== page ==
Wille Faler has written an interesitng post Why IT Executives aren’t embracing Agile, referring in turn to another post on the same subject. Given my background, and my current role, I think I can comment on a technology executive’s opinion of agile processes.
Over the years I have worked on projects using a wide range of processes. Back in the eighties I worked on a team of very bright scientists, writing software primarily for their own use. We had almost no real development process (at best it was managed chaos). This was also one of the most successful software teams of which I have ever been a part. I do not think this is repeatable in most software development environments, because that particular environment had a number of unique characteristics:
- Really, Really smart people, especially in the domain in which we were working (satellite control).
- Staff Retention: nobody ever left. When I joined the team, most of the people there had been there, working on the same code for 15+ years. Most had written the original versions of the code, and invented the algorithms.
- The developers were the users of the software – eliminating alot of problems of capturing requirements and expectations. It is pretty hard to have unfulfilled expectations when you are writing software your own software.
Shortly after that, I was was involved in a large military project (10 years, billions of dollars, hundreds of thousands of requirements). Needless to say, we had plenty of process. This was the epitome of the heavy process. Between the company I worked for, and the many subcontracting organizations, I was exposed to many flavours of software process (all of them heavy). I was also involved in ISO 9000 certificatiom programs, CMM assessments, 6-sigma programs and Design for Manufacturability programs (we did hardware, too). One of the things I learned in all of that was that you can have all the process in the world, and still fail. While having a strong software development process (whether it is heavy, agile, or otherwise) may vastly increase your chances of success, it by no mean guarantees it.
In the past 10 years, I have become a great proponent of “just enough process” – trying to take what I have learned from the heavy processes on the military projects, and apply what makes sense in a small, product-oriented environment, while leaving much of the “weight” behind. In the period from about 1998 through 2002 (the last time I directly managed development projects) I was greatly impressed with agile processes. While we never fanatically applied any of the agile methodologies, we did adopt many aspects, such as user stories, iterative incremental development, and test driven development. Some aspect just did not fit our environment (such as pair-programming). We had a fair amount of success using this approach, and many aspects of agile development are still in use.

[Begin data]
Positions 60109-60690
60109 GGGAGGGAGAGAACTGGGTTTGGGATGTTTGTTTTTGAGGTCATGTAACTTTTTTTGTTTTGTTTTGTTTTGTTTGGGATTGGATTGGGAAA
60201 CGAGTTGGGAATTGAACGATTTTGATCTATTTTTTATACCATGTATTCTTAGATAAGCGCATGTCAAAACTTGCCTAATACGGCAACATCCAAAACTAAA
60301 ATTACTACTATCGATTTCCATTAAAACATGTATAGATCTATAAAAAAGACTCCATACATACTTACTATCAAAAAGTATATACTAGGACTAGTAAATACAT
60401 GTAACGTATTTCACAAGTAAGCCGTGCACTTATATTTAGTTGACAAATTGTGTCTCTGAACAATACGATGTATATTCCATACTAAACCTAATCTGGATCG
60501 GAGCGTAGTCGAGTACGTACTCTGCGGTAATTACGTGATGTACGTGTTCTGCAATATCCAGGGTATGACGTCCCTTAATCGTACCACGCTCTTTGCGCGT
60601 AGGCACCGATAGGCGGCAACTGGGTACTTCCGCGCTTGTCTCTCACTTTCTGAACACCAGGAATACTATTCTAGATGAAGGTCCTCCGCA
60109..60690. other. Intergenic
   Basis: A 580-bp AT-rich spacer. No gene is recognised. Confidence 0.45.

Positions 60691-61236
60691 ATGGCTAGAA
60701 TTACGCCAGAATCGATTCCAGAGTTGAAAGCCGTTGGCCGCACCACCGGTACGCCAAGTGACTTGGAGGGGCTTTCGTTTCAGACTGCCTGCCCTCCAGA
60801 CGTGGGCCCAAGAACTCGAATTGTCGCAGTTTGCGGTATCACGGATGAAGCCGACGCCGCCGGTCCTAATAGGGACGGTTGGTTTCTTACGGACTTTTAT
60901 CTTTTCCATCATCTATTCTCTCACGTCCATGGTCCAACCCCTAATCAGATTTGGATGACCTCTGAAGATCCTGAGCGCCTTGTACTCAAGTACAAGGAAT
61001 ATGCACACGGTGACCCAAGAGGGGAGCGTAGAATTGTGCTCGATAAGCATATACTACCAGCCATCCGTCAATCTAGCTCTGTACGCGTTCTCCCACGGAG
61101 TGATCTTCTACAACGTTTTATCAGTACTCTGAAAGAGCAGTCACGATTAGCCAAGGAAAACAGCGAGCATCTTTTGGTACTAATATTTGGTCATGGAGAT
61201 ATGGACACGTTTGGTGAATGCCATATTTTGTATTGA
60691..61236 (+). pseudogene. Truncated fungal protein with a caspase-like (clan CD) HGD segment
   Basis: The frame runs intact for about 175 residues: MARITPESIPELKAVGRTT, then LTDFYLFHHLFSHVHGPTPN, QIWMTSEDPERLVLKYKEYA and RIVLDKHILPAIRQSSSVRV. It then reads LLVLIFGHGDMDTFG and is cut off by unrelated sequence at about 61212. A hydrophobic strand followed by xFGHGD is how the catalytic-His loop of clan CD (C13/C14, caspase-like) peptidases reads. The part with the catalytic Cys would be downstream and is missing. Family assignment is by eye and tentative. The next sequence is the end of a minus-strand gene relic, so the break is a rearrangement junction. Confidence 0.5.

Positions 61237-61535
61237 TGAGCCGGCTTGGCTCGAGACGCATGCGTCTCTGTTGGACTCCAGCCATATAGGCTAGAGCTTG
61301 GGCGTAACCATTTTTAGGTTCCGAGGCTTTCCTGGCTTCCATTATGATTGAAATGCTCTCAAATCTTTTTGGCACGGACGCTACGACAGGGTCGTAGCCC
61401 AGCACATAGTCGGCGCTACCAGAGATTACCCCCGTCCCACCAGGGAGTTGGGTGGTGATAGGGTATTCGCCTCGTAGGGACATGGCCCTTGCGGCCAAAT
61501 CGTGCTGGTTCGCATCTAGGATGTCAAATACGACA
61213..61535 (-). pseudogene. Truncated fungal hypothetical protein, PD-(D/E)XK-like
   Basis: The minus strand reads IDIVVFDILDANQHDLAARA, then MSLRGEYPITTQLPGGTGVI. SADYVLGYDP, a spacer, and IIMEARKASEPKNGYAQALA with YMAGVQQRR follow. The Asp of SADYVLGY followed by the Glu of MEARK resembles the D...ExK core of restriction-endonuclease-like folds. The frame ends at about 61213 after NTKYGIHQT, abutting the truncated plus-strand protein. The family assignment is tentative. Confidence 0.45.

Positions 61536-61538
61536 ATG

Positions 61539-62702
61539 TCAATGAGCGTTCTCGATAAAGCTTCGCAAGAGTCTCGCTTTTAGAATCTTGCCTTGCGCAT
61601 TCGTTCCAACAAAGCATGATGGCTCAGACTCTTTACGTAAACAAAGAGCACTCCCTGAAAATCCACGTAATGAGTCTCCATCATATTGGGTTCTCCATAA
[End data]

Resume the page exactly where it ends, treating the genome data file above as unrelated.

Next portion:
Getting back to the topic at hand (why IT executives do not embrace Agile processes), from my perspective, agile processes are definitely viable and advantageous in certain contexts. Also, “heavy” processes certainly do not guarantee success. My feeling is that there is a time and place for both kinds of process. As in most things, it is important to have a number of tools at your disposal, and to have the knowledge of when it is appropriate to use these tools. Remember, an idea is a dangerous thing when it is the only one you have (didn’t I use that a couple of days ago?).
For example, I think it is entirely innappropriate to use “heavy” processes in small, commercial product development. Similarly, as an IT executive, I would be extremely hesitant to use an Agile process on a large, complex development project, because I have not seen sufficient evidence of the viability of the approach.
It all comes down to using the right tools in the right situations.
6 thoughts on “Why IT Executives aren’t embracing Agile”
This is true, no amount of process will make up for stupid people doing the work.
however, on a large project you are always going to have a distribution of people of varying talents and abilities. One of the purposes of process is to make the performance of the team more predictable. Yes, this might frustrate the “top 10%”, and probably will not make the “bottom 10%” be much more useful. However, having the right process (not necessarily the heaviest or most complex) can make all those “average” people in the middle much more productive. Having the wrong process can make them perform like the bottom 10%.
Maybe that is why a small team is easier to work with – you can hand pick “only the best” and just work it all out.
Another issue with large projects is predicability when you have a greatly varying pool of talent. Sometimes it is more important to be predicable rather than optimal. It may be frustrating for those in the pool (especially for the over-achievers), but it may serve the organization better.
I’ve always been of the opinion that “smart, motivated people will work it out, including the appropriate level of process”.
On the other end, no amount of process will ever save stupid people.
..which makes the never ending obsession with process all the more pointless. The obsession should be hiring and retaining the right people, not having the “right” process flow chart and number of boxes to tick.